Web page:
AAA Predicts More Thanksgiving Car Travel


By Lisa Blackwell

The roadways will be crowded this Thanksgiving weekend as more people are expected to drive for the holiday.

AAA says travel by car will be up ten percent from Thanksgiving last year with 90 percent of drivers hitting the road.

While AAA says air travel is down, Mark Wnuk, Executive Assistant Director with Montgomery Regional Airport says they expect an average of 5000 people to pass through each day.

Whether you're travelling by car or by plane, experts say allow extra time to arrive at your destination. At Montgomery Regional Airport, Thanksgiving travel is not the last minute rush it used to be.

"Traditionally you've had the day before and the Sunday following Thanksgiving that were the peak days but it seems in recent years consumers have been stretching out the holiday weekend so many are leaving Monday prior and returning later," said Wnuk.

On the roadways it's a different story. Over 43 million Americans are expected to travel 50 miles or more from home this weekend and most are hitting the road.

Matt Sittnick, from Tennessee, says, "I have heard that it's a really dangerous time of the year to be driving home it seems like so far before lunch everyone's doing pretty well, but I'll be driving through the night so we'll see how the conditions get then."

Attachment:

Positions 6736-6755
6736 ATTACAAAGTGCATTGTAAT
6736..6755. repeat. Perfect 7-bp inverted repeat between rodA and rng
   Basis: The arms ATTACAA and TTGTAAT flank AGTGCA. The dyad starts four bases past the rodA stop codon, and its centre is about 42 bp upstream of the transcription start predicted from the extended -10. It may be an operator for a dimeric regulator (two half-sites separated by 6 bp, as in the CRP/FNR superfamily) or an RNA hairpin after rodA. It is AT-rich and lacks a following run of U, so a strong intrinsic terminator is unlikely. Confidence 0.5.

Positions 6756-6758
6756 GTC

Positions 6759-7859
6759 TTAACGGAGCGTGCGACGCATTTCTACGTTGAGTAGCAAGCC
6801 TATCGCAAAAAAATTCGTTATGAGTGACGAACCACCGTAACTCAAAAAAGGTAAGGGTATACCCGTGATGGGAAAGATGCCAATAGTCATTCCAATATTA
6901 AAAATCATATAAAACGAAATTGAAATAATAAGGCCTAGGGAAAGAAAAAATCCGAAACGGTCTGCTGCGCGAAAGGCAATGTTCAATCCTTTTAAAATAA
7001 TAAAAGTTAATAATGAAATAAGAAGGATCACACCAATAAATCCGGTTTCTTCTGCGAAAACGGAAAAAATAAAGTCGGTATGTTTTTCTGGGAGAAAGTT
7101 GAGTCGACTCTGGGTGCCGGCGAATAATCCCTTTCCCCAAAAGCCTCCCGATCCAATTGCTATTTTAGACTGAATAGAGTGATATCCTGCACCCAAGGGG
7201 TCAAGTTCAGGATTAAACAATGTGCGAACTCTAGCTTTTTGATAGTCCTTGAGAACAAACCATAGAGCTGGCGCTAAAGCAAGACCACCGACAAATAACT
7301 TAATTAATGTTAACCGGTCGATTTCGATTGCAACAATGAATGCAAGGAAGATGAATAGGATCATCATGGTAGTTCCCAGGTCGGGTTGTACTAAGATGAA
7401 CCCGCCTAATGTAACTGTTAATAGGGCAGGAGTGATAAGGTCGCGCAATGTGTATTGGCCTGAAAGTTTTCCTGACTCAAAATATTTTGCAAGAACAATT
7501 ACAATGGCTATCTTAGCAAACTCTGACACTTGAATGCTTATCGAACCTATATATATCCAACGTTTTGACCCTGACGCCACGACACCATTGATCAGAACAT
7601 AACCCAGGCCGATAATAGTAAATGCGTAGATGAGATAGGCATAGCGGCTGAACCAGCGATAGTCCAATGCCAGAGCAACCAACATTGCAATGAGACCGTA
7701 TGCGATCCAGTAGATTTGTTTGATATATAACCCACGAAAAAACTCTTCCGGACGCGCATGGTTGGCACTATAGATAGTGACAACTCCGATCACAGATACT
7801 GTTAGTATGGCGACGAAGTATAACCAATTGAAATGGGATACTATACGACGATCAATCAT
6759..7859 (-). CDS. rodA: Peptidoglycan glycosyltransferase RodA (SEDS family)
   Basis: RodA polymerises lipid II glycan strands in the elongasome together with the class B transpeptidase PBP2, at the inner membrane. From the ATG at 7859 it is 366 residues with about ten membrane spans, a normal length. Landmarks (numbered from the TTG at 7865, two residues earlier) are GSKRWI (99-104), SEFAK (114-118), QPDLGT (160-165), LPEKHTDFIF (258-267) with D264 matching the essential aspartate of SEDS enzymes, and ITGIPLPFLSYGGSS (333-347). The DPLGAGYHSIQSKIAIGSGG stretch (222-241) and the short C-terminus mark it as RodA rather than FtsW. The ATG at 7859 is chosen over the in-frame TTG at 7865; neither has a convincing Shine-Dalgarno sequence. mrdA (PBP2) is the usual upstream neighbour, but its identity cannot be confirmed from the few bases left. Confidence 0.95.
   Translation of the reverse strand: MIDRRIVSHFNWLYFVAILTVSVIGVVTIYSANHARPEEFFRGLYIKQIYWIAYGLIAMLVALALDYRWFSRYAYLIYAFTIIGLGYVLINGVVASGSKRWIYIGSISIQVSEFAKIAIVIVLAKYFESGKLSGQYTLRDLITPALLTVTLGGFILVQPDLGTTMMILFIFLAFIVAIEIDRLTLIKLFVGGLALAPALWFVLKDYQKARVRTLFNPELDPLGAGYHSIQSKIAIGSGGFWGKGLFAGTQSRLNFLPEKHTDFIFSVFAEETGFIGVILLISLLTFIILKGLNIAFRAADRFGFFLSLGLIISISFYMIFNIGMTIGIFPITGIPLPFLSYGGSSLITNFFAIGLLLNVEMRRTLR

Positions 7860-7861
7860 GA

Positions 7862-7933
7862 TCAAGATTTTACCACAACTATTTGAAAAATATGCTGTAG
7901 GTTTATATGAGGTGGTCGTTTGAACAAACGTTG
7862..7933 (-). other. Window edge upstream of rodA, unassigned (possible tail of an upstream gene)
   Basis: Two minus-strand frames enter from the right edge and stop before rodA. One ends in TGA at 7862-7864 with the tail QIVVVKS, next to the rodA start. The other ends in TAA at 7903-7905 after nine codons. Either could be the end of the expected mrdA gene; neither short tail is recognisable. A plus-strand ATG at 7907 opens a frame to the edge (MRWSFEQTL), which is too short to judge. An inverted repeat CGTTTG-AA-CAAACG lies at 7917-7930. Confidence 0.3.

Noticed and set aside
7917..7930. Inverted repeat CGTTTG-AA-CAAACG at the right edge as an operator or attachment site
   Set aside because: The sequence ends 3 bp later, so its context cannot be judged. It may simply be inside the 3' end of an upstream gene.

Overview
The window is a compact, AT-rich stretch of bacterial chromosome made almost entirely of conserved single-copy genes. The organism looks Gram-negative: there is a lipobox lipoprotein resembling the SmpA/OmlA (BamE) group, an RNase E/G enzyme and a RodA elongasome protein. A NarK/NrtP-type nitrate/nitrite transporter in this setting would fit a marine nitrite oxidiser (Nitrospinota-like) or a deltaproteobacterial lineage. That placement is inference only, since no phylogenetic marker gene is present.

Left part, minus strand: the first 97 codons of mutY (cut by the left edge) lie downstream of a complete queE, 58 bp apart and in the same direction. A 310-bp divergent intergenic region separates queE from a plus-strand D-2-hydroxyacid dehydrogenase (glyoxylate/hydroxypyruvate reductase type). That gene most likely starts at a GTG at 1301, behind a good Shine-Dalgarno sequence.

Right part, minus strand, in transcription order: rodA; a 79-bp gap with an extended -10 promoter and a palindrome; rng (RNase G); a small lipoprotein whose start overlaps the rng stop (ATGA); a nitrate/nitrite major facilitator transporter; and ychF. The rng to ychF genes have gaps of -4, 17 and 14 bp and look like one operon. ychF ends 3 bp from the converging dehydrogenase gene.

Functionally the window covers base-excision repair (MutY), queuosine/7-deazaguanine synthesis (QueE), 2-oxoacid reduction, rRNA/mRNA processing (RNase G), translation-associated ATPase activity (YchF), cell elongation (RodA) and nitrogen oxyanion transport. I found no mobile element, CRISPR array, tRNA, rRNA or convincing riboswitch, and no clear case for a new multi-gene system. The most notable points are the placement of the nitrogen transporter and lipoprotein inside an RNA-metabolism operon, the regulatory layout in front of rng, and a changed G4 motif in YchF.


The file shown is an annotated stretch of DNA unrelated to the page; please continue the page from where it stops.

Experts say because of all those extra need to be very careful.

State troopers say be very alert you have less time to react to dangers on the road.

Sgt. Steve Jarrett, Alabama State Troopers, says "Avoid driving while distracted, try not to eat while you're driving, let somebody else adjust the radio, lets put down those phones and focus on the task at hand which is driving that vehicle."

Troopers will also be watching for speeders, something driver Denis Ryan of New Orleans, says he's seen a lot of.

"The average speed's about, including myself, about 80 so that's about what it's going 80, 85 (mph)," said Ryan.

Events like the Turkey Day Classic, The Iron Bowl and Black Friday shopping will add to the congestion in Alabama, all the more reason to pay very close attention to the road.

Experts say more people are choosing to go by car this year because it's still the cheaper way for a whole family to travel.

AAA recommends getting your car checked out by a mechanic before you hit the road, but at the very least, be sure to check the fluids and the tire pressure.

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